I am looking at the LoraWan protocol specification and I want to capture the over the air activation of a device. So far I have seen the:


As it seems that it is using nonces in order to generate the key, I thought, "Hey it seems like Diffie Hellman to me."

  • Is the Over the air activation in LoRaWan is as the link mentions?
  • If yes, is Diffie Hellman the key exchange being used?
  • The specification documents are available to read. Please look at the official documentation.
    – schroeder
    Commented Mar 25, 2018 at 16:27

1 Answer 1


Let AppK the Application Key. The Application Session Key (AppSKey) and the Network Session Key (NwkSKey) are generated by using only the AES algorithm without adopt the Diffie Hellman protocol.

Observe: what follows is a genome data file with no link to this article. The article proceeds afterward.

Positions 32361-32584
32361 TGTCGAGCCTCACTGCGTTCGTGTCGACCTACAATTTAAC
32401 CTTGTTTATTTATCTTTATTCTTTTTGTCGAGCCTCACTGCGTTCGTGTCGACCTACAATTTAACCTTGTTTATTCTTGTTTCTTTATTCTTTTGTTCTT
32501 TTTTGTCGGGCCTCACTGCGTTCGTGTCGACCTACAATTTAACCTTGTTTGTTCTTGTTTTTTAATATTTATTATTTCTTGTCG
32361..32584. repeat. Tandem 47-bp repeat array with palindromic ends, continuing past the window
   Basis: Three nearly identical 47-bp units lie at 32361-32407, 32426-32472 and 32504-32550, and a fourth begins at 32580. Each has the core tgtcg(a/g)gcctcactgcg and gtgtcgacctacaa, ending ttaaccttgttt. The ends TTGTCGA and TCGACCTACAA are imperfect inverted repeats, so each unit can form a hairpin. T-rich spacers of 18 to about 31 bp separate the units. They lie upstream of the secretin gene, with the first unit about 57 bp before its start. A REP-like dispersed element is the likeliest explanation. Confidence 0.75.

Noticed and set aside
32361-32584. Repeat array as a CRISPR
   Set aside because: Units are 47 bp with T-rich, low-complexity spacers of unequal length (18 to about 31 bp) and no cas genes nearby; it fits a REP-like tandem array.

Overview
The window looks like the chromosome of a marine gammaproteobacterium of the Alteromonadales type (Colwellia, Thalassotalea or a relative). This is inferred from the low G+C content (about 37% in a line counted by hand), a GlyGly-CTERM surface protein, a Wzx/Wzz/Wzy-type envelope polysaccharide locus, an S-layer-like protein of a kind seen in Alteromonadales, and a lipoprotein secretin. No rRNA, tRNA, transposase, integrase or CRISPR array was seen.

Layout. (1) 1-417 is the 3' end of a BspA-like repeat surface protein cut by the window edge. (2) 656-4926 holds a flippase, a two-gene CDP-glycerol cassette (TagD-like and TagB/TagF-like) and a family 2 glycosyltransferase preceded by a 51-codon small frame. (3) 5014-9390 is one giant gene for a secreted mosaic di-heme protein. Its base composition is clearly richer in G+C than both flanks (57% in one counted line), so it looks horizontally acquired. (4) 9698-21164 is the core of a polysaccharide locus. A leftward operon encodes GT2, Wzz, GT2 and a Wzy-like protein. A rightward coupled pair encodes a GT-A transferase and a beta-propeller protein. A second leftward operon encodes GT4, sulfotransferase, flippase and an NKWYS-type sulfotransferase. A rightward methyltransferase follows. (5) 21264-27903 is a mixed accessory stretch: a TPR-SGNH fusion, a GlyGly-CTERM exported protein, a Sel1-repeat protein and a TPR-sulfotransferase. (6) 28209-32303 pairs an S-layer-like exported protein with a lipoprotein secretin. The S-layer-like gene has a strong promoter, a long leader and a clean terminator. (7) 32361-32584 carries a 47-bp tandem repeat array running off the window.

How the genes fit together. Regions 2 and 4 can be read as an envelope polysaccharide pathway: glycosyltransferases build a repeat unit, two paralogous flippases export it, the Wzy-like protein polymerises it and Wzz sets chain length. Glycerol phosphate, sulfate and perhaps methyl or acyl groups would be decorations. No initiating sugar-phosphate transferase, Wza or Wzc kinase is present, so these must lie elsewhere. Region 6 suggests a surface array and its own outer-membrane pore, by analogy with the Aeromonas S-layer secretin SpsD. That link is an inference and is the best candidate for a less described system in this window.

Let us suppose that we have a Device Node that generates a 16 bits pseudorandom nonce namely DevNonce. This nonce is sent to the application server. The application server generates a 22-bits pseudo random nonce namely AppNonce that is sent to the Device Node.

The Network ID, called NetID is pre-shared between the entities. Moreover a standard 32-bit code (for NwkSKey this is 0x01, for AppSKey this is 0x02) is used.

Finally the resulting message is padded to 128-bits.

NwkSKey = aes128_encrypt(AppKey, 0x01 | AppNonce | NetID | DevNonce | pad16)
AppSKey = aes128_encrypt(AppKey, 0x02 | AppNonce | NetID | DevNonce | pad16)

However I advise you this link to deepen the LoraWan Security.

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